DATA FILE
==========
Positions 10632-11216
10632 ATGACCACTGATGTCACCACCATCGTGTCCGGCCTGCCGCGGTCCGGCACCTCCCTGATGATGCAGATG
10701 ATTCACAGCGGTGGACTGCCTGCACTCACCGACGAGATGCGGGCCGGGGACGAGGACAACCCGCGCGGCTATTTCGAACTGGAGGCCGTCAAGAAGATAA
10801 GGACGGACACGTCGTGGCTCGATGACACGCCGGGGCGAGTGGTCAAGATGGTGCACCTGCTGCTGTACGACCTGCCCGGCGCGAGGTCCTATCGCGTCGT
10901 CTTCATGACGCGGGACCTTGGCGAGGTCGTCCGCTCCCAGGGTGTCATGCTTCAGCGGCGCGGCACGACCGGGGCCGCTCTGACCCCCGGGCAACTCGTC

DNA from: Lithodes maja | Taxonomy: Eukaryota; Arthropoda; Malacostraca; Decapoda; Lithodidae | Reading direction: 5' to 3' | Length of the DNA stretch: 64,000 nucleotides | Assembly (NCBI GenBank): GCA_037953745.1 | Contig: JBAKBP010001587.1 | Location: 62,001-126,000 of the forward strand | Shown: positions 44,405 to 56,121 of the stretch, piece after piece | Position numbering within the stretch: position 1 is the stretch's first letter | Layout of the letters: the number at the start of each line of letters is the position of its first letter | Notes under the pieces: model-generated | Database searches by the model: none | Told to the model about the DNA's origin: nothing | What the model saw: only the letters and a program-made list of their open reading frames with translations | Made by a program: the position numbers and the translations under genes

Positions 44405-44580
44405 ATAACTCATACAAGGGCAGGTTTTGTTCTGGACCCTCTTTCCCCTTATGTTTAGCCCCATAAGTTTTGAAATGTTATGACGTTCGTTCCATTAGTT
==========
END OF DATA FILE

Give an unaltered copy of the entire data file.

Positions 10632-11216
10632 ATGACCACTGATGTCACCACCATCGTGTCCGGCCTGCCGCGGTCCGGCACCTCCCTGATGATGCAGATG
10701 ATTCACAGCGGTGGACTGCCTGCACTCACCGACGAGATGCGGGCCGGGGACGAGGACAACCCGCGCGGCTATTTCGAACTGGAGGCCGTCAAGAAGATAA
10801 GGACGGACACGTCGTGGCTCGATGACACGCCGGGGCGAGTGGTCAAGATGGTGCACCTGCTGCTGTACGACCTGCCCGGCGCGAGGTCCTATCGCGTCGT
10901 CTTCATGACGCGGGACCTTGGCGAGGTCGTCCGCTCCCAGGGTGTCATGCTTCAGCGGCGCGGCACGACCGGGGCCGCTCTGACCCCCGGGCAACTCGTC

DNA from: Lithodes maja | Taxonomy: Eukaryota; Arthropoda; Malacostraca; Decapoda; Lithodidae | Reading direction: 5' to 3' | Length of the DNA stretch: 64,000 nucleotides | Assembly (NCBI GenBank): GCA_037953745.1 | Contig: JBAKBP010001587.1 | Location: 62,001-126,000 of the forward strand | Shown: positions 44,405 to 56,121 of the stretch, piece after piece | Position numbering within the stretch: position 1 is the stretch's first letter | Layout of the letters: the number at the start of each line of letters is the position of its first letter | Notes under the pieces: model-generated | Database searches by the model: none | Told to the model about the DNA's origin: nothing | What the model saw: only the letters and a program-made list of their open reading frames with translations | Made by a program: the position numbers and the translations under genes

Positions 44405-44580
44405 ATAACTCATACAAGGGCAGGTTTTGTTCTGGACCCTCTTTCCCCTTATGTTTAGCCCCATAAGTTTTGAAATGTTATGACGTTCGTTCCATTAGTT